What began with a tried-and-true, $5-per-plate spaghetti supper benefiting her children’s private Christian school blossomed into nothing short of a meaningful career for Laura Ward. Thirty-one years and over 83 million dollars later, the President and CEO of Houston Children’s Charity ranks among the city’s top fundraising executives.
Growing up in rural Crowley, La., Ward and her eight siblings didn’t have to look far to spot the devastating effects of poverty, especially on their fellow youth. After graduating from LSU, she returned to the impoverished community to serve a brief stint as a librarian, during which time her sack lunch would disappear from her desk drawer on a daily basis. “It was then that I realized we had kids who were so hungry, they would steal to eat,” Ward says. “It was horrific for me, and I knew when I was able, I would work for the children who didn’t have what they needed.”
An integral part of Houston Children’s Charity since its inception in 1996, Ward has visited hundreds of homes to perform due diligence and assess true need. Her staggering observations – from infants snuggled in dresser drawers to trios of toddlers sleeping side-by-side on a single twin-size mattress to grade schoolers huddled into refrigerator boxes turned makeshift cots – directly impacted the development of its much-needed programs, which include “A Better Night’s Sleep,” “Chariots for Children,” “Back2School,” “HCC Closet” and “Toys for Tots.”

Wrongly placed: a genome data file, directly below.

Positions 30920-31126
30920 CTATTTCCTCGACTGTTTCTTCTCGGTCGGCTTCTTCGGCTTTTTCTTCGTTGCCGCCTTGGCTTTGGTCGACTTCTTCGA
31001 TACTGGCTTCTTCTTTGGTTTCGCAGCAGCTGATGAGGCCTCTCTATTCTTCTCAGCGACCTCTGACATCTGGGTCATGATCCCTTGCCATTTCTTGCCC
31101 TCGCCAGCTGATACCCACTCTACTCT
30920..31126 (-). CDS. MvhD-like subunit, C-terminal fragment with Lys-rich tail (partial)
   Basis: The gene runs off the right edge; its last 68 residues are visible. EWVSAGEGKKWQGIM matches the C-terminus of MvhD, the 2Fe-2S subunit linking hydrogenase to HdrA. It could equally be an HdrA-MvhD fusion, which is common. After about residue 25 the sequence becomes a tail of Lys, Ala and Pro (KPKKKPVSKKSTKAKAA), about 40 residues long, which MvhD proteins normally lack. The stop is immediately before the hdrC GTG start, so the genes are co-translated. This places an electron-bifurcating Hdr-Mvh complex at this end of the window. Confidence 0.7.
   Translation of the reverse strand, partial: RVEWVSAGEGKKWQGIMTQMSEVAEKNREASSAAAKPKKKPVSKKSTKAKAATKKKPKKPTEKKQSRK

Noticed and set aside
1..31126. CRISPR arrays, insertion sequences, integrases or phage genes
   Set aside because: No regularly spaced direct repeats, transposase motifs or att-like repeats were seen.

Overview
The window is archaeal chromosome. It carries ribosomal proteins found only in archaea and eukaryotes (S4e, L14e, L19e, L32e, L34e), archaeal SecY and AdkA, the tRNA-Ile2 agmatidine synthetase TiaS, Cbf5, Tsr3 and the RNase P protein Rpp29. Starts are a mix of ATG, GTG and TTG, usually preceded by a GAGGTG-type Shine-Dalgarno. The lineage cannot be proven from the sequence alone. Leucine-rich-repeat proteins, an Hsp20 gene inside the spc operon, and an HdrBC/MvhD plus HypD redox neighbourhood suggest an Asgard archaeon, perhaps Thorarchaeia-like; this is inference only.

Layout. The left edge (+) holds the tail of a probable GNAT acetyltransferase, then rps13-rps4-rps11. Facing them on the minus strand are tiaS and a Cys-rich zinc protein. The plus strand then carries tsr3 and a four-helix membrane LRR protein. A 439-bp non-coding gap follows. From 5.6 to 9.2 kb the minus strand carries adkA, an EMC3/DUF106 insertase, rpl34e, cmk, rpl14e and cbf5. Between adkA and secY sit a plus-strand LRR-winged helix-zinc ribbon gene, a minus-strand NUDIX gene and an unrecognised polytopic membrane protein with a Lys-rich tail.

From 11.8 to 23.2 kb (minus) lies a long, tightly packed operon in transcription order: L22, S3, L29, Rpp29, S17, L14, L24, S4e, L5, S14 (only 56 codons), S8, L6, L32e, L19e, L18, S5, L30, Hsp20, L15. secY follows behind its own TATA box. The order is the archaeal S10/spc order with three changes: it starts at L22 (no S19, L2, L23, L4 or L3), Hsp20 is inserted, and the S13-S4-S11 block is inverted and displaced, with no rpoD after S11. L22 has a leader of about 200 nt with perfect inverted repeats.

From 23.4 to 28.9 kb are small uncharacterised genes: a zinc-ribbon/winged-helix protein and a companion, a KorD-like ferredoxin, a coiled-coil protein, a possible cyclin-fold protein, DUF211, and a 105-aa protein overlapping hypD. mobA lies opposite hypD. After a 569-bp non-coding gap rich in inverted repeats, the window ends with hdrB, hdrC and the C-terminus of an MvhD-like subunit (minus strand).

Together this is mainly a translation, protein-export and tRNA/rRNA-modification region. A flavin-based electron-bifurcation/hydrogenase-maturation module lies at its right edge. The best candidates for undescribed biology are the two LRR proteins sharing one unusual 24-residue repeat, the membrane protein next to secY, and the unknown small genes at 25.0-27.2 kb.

On any given month, the nonprofit organization maintains waitlists of up to 800 kids without beds and 80 households in need of safe and efficient transportation. Still, even in a year of pandemic-related challenges, Ward and her team have pressed on. Using a contactless drive-thru system, they have provided over 1,000 beds, complete with sheets, blankets and pillows, to bedless children and 15 wheelchair-accessible vans, at $36,000 each, to deserving families – not to mention, backpacks full of age-appropriate supplies to 3,000 students, clothing to families at no cost, holiday toys to over 12,000 youngsters and more.
“My favorite part of the job is when all of our efforts culminate on a distribution day,” Ward says. “The kids come with their parents, and they are so excited. They jump up and down like most kids do when you take them to a candy store.”
An inspiring leader, Ward has contributed her time and expertise to numerous charitable events over the years, while working with various local philanthropic organizations, such as the Arbor School, the James Beard Foundation and the Houston Police Foundation. Among her countless accolades, she has been inducted into the Greater Houston Women’s Hall of Fame, named one of the city’s 50 most influential women by Houston Woman Magazine, designated a “Most Admired CEO” by the Houston Business Journal, and most recently, honored at the Easter Seals Greater Houston’s 20th-annual “Hats Off to Mothers” luncheon.
Recognizing that “need never takes a vacation,” Ward’s unwavering dedication to improving the well-being of Houston’s underserved youth has made her a true champion of the lifelong cause. With contagious enthusiasm and passionate perseverance, she has built an impeccable reputation among an ever-widening circle of loyal advocates and friends – many of whom even savored that long-ago spaghetti dinner fundraiser.